Cornwall family conserves orchard

THE HODGES FAMILY has conserved 171 acres of Cornwall orchards and wetlands that overlook both the Adirondacks to the west and the Green Mountains to the east.

CORNWALL — A popular Addison County apple orchard has been protected for farming and for the community to enjoy.

Barney Jr. and Dee Hodges have conserved 171 acres of Sunrise Orchards in Cornwall and transferred the business to their son Barney III and his wife Chris Hodges, the Vermont Land Trust recently announced.

Community members contributed generously to a successful fundraising effort to protect the orchard. Further support came from the Vermont Housing & Conservation Board and the USDA Natural Resources Conservation Service, and from the Hodges family, who sold the development rights below market value.

“The Hodges have grown and expanded Sunrise Orchards in an impressive way, investing in infrastructure and adding agritourism opportunities, including a farmstand,” said VLT’s Al Karnatz. “It’s a great orchard for locals and visitors, and the community really stepped up to help conserve it. We’re excited that it will continue to be a fixture in the Middlebury area in the future.”

Established in 1974, the orchard began on 88 acres of a former dairy farm. Today, Sunrise harvests over 100,000 bushels a year, sells their apples wholesale, and has their own packing facility and housing for seasonal workers.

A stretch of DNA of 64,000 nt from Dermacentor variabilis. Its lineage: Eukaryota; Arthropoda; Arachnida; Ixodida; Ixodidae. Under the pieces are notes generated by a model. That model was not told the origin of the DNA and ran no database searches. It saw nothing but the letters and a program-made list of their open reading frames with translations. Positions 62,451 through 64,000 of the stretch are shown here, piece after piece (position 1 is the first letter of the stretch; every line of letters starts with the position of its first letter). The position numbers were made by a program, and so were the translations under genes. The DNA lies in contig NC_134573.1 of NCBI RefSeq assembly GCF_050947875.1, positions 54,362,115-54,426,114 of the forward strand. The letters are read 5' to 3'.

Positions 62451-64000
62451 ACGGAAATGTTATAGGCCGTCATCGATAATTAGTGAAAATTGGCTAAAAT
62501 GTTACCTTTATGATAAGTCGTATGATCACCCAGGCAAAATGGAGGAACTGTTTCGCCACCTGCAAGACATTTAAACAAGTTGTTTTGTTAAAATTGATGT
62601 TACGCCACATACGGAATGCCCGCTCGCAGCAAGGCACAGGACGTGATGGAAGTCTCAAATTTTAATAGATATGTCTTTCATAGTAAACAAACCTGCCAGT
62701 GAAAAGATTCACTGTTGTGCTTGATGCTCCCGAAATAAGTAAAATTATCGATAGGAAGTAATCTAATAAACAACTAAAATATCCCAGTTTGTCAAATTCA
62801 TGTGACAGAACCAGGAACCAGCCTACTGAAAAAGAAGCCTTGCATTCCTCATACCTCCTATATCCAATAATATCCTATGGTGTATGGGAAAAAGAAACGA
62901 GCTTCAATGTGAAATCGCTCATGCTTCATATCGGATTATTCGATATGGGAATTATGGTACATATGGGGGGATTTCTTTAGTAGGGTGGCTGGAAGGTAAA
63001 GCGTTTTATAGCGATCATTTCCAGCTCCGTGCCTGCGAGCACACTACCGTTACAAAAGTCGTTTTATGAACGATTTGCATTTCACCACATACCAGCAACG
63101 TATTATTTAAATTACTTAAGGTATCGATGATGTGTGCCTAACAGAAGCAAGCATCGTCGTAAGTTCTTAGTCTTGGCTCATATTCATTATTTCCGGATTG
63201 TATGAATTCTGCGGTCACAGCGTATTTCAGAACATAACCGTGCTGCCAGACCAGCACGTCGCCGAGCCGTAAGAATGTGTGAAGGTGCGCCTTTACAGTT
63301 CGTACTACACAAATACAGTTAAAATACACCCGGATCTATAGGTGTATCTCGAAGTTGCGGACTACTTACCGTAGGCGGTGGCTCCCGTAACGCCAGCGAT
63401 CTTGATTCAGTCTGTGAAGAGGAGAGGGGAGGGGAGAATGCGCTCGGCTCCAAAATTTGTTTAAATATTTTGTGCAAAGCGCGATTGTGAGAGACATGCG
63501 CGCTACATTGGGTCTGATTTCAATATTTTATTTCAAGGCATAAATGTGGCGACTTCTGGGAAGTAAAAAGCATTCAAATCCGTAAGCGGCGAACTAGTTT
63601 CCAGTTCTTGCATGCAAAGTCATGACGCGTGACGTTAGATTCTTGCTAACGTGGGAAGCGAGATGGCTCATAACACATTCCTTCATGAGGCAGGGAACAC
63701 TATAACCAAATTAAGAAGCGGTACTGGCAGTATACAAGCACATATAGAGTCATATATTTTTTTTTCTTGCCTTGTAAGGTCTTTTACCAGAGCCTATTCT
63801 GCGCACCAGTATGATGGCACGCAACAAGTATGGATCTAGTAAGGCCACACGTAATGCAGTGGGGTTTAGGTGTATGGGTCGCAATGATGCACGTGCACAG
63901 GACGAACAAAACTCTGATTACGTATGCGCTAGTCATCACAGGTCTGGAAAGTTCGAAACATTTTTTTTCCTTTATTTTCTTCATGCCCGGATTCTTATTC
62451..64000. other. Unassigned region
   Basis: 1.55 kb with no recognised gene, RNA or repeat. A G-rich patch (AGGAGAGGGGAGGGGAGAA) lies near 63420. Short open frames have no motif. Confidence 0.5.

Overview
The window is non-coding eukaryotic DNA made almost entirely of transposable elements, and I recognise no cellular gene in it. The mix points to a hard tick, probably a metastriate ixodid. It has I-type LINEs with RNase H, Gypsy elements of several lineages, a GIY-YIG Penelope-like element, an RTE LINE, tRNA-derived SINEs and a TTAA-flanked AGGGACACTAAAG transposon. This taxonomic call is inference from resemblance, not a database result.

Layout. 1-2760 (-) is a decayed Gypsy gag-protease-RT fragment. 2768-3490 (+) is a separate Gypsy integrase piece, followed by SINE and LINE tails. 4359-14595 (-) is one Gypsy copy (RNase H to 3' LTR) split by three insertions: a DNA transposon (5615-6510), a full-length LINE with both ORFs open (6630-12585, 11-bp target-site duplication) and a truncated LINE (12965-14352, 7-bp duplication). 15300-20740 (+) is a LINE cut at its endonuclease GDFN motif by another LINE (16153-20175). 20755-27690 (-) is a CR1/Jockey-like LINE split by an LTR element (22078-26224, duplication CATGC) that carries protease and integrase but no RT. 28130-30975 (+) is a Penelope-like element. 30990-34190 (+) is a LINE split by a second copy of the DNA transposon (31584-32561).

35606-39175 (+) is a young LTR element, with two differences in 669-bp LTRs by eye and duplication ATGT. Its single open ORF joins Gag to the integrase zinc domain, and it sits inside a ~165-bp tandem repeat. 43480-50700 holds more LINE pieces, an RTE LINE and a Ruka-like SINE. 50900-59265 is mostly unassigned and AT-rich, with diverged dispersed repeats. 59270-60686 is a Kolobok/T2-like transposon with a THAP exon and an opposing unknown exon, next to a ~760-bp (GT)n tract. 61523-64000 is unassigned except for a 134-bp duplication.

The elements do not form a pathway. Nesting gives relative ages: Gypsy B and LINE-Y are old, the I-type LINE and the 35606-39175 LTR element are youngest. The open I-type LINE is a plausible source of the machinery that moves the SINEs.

The orchard is well known in the Middlebury area and is a destination for pick-your-own apples. Their apples can also be found year-round at the Middlebury Natural Foods Co-op. In 2021, Sunrise added a farmstand with apples, cider, treats and coffee, and hosted a harvest festival in October.

“Conserving the orchard has been our family’s wish for decades,” said Barney Hodges III. “We’re really excited to conserve the orchard. Not just for our generation but for generations to come. And we’re very grateful for the local support that helped make this happen.”

The conserved acreage includes the main orchard, as well as 10 acres of wetlands and ecologically sensitive zones that have special protections. In addition to natural resources, the conservation easement includes farm affordability protections to ensure the land stays available for farming into the future.

The Vermont Land Trust is a statewide, member-supported, nonprofit land conservation organization. Since 1977, the Vermont Land Trust has protected more than 2,000 parcels of land covering over 615,000 acres. This includes more than 900 working farms and farmland parcels, hundreds of thousands of acres of productive forestland, and numerous parcels of community lands.

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